Stormwater & Flood Control Planning & Design
Client: West Valley College
Waterways has provided comprehensive planning, grant writing, surveying, design, construction support, and post construction monitoring services for five distinct projects within the West Valley College campus.
Client: Sandy Riverfront RV Resort, LLC.
The Sandy River RV Resort (Resort) is located just upstream of the confluence of Beaver Creek and the Sandy River in the City of Troutdale. Beaver Creek, which flows through mixed low density residential and commercial areas with multiple road crossings before flowing into the Sandy River, is prone to lateral erosion and channel widening. This contributed to bank erosion along the right bank of Beaver Creek at two sites on the Resort property during high creek stage in 2017. This erosion threatened the Resort infrastructure in addition to being a source of sedimentation to the stream which impacts threatened aquatic species and their habitat.
Client: Town of Truckee
Over the past 150 years, Trout Creek, a tributary to the Truckee River, has been impacted by development of the downtown, the railroad, and other land uses. These impacts have resulted in channelization and realignmentof Trout Creek, upsetting natural channel processes such as bed load movement, habitat creation, hydrology, and wildlife corridors through loss of riparian habitat. Despite past efforts to “control” Trout Creek, flooding has remained a significant problem. In addition, the biological and aesthetic value of the channel was degraded.
Client: South Coast Habitat Restoration
Waterways was retained by South Coast Habitat Restoration to prepare designs for improving fish passage at five barriers along Gaviota Creek. The sites are located north of Gaviota and directly adjacent to Highway 101. Each barrier is composed of a concrete grade control structure, originally installed to keep the creek from undermining Highway 101. Design concepts range from structural modification of individual weirs to complete removal and channel realignment.
Client: Coastal San Luis Resource Conservation District
Channel and riparian conditions along Tally Ho Creek within the project area have changed significantly over the last several hundred years. Pressure to utilize flat valley bottoms for agriculture and, later, suburban development, resulted in removal of much of the riparian vegetation, filling of wetlands, road building, and straightening and deepening of Tally Ho Creek. Cleared portions of the valley bottom now consist of single-family homes and Tally Ho Road. Tally Ho Creek has been confined to the eastern edge of the valley floor.
Client: Sempervirons Fund and Peninsula Open Space Trust
Mill Creek is the largest tributary of San Vicente Creek, in Santa Cruz County, an important stream for steelhead and coho salmon on the central California coast. Mill Creek drains a small, steep watershed containing a localized area of granitic rocks within the highly erosive marine sediments that dominate the Coast Range. Because of this, Mill Creek is an important source of resistant spawning gravel, which is limiting for fish in many watersheds in the central Coast Range. Within the recently-acquired San Vicente Redwoods Preserve, two dams on lower Mill Creek impound gravel and prevent fish passage.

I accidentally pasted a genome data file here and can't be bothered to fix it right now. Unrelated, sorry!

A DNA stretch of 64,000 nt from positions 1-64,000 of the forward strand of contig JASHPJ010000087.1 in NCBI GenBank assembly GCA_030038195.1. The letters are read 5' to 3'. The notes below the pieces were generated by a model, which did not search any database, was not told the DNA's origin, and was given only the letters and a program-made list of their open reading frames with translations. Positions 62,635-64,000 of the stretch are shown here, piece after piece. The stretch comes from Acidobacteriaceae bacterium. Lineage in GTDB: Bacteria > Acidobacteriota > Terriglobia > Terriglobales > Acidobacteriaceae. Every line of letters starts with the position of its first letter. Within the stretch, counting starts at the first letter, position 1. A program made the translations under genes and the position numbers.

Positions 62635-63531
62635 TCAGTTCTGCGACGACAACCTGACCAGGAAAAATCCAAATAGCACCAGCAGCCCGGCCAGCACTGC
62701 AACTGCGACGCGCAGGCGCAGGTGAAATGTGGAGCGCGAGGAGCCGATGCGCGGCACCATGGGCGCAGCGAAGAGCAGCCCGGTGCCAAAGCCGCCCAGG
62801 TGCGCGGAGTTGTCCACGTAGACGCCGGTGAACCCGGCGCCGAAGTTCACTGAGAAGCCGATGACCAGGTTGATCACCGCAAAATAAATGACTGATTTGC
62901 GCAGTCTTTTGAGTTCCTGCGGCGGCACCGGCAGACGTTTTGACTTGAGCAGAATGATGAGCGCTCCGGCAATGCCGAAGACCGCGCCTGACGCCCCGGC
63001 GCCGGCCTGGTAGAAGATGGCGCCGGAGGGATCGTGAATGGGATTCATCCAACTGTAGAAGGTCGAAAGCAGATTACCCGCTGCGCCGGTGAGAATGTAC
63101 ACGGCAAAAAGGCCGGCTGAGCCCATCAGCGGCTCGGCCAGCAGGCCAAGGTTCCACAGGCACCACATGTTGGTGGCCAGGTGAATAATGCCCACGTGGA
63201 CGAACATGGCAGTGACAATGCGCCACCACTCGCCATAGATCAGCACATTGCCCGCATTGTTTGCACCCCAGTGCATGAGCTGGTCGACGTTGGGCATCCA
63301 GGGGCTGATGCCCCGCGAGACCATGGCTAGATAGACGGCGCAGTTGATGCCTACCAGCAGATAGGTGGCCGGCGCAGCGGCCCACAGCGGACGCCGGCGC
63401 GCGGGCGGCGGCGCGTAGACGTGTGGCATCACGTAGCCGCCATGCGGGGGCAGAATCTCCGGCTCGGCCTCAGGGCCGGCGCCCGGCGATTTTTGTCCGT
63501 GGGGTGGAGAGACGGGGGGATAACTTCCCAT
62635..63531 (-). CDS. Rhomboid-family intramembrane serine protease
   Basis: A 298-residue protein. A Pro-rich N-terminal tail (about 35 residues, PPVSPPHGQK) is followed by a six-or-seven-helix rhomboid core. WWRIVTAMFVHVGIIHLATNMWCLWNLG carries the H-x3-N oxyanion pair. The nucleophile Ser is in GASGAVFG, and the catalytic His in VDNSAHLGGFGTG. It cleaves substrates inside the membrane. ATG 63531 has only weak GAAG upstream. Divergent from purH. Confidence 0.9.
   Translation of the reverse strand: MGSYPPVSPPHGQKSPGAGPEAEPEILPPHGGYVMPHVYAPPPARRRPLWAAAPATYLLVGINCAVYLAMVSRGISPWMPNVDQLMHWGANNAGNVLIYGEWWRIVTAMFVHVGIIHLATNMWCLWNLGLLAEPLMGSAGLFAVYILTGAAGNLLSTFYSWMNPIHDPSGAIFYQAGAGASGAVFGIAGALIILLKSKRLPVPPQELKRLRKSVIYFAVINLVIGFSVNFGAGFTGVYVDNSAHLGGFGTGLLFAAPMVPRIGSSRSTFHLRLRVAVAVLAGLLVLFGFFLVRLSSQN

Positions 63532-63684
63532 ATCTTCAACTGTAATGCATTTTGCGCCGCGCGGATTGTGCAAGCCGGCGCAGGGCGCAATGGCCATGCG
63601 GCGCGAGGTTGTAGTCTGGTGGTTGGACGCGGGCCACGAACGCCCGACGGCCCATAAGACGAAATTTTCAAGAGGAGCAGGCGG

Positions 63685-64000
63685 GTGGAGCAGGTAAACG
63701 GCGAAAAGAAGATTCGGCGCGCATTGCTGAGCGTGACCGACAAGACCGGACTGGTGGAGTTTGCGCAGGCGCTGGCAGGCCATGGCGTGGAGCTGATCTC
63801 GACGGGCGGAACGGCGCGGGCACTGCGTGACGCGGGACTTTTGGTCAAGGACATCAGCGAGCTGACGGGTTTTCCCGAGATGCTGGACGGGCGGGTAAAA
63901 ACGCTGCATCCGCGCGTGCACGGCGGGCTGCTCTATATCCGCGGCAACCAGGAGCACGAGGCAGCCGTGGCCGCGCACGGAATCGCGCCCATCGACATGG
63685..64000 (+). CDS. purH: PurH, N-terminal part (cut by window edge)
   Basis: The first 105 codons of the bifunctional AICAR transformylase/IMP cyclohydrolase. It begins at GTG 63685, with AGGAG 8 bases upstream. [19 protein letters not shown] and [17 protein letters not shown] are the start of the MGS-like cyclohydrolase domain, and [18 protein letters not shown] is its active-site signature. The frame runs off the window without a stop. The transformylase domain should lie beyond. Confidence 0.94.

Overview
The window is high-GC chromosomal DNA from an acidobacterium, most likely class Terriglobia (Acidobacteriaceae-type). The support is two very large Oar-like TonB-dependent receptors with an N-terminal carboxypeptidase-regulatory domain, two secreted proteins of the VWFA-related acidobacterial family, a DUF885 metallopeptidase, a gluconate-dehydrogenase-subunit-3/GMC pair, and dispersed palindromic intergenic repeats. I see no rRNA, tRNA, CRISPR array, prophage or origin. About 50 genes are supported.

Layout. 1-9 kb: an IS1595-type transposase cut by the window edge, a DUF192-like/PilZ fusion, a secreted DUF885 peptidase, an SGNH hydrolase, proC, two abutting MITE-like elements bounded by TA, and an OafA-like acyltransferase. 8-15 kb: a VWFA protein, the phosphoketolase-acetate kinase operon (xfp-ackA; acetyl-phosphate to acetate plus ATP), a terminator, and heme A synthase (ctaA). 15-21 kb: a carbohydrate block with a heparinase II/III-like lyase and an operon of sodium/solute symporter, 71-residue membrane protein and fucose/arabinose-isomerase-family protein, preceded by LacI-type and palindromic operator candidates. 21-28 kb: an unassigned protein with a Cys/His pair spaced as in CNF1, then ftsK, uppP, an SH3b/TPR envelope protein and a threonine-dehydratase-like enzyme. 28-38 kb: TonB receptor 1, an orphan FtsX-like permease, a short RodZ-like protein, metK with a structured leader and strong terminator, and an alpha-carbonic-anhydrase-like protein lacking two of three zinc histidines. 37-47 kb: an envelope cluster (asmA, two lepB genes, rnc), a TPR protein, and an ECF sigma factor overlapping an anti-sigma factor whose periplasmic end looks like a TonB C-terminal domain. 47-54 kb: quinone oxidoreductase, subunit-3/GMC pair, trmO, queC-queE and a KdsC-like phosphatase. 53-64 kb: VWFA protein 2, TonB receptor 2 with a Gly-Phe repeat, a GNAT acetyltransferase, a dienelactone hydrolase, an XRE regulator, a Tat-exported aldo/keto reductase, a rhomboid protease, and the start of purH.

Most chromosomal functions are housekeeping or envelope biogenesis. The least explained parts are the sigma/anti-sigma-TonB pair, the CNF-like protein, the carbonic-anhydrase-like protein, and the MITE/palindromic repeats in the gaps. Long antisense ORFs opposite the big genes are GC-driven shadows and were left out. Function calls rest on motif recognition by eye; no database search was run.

Client: San Jose State University
Waterways is supporting Central Coast Wetlands Group by leading the design team in development of plans to construct a 30 acre managed wetland to treat irrigation runoff within the Elkhorn Slough Watershed.
Clean Water Service (CWS) is tasked with managing stormwater in portions of Washington County, OR that fall within the Urban Growth Boundary with the goal of protecting waterways and natural resources within stream and wetland corridors. When a new development is proposed, CWS works with the developer to meet regulatory requirements associated with increased runoff from impervious surfaces with the goal of maintaining discharges of stormwater to pre-development conditions. Traditionally, meeting these requirements consists of designing and constructing large, regional stormwater management facilities in upland areas adjacent to the new developments.
Client: City of Watsonville
Under Phase 1, Waterways staff designed a seven mile network of pedestrian and bicycle trails along the Watsonville Sloughs System, within the City of Watsonville. Our scope included the preparation of a Trails Master Plan, identification of opportunities and constraints, engineering feasibility assessment, hydraulic modeling, final plans and specifications, permit support, and construction monitoring. The trail designs were implemented successfully, creating public access footpaths and bicycle trails with trail segments that also provide Americans with Disabilities Act-compliant access. Design challenges included multiple slough crossings (boardwalks), retaining walls, and bridges constructed on peat soils within a complex hydrologic regime. Design of each trail segment offered opportunities for ecological restoration, including removal of exotic vegetation and re-vegetation with native communities.
For phase 2, Waterways created a Master Plan for over 25 additional miles of trails within and adjacent to the City of Watsonville. Waterways is currently preparing 100% designs for portions of the Phase 2 trails system.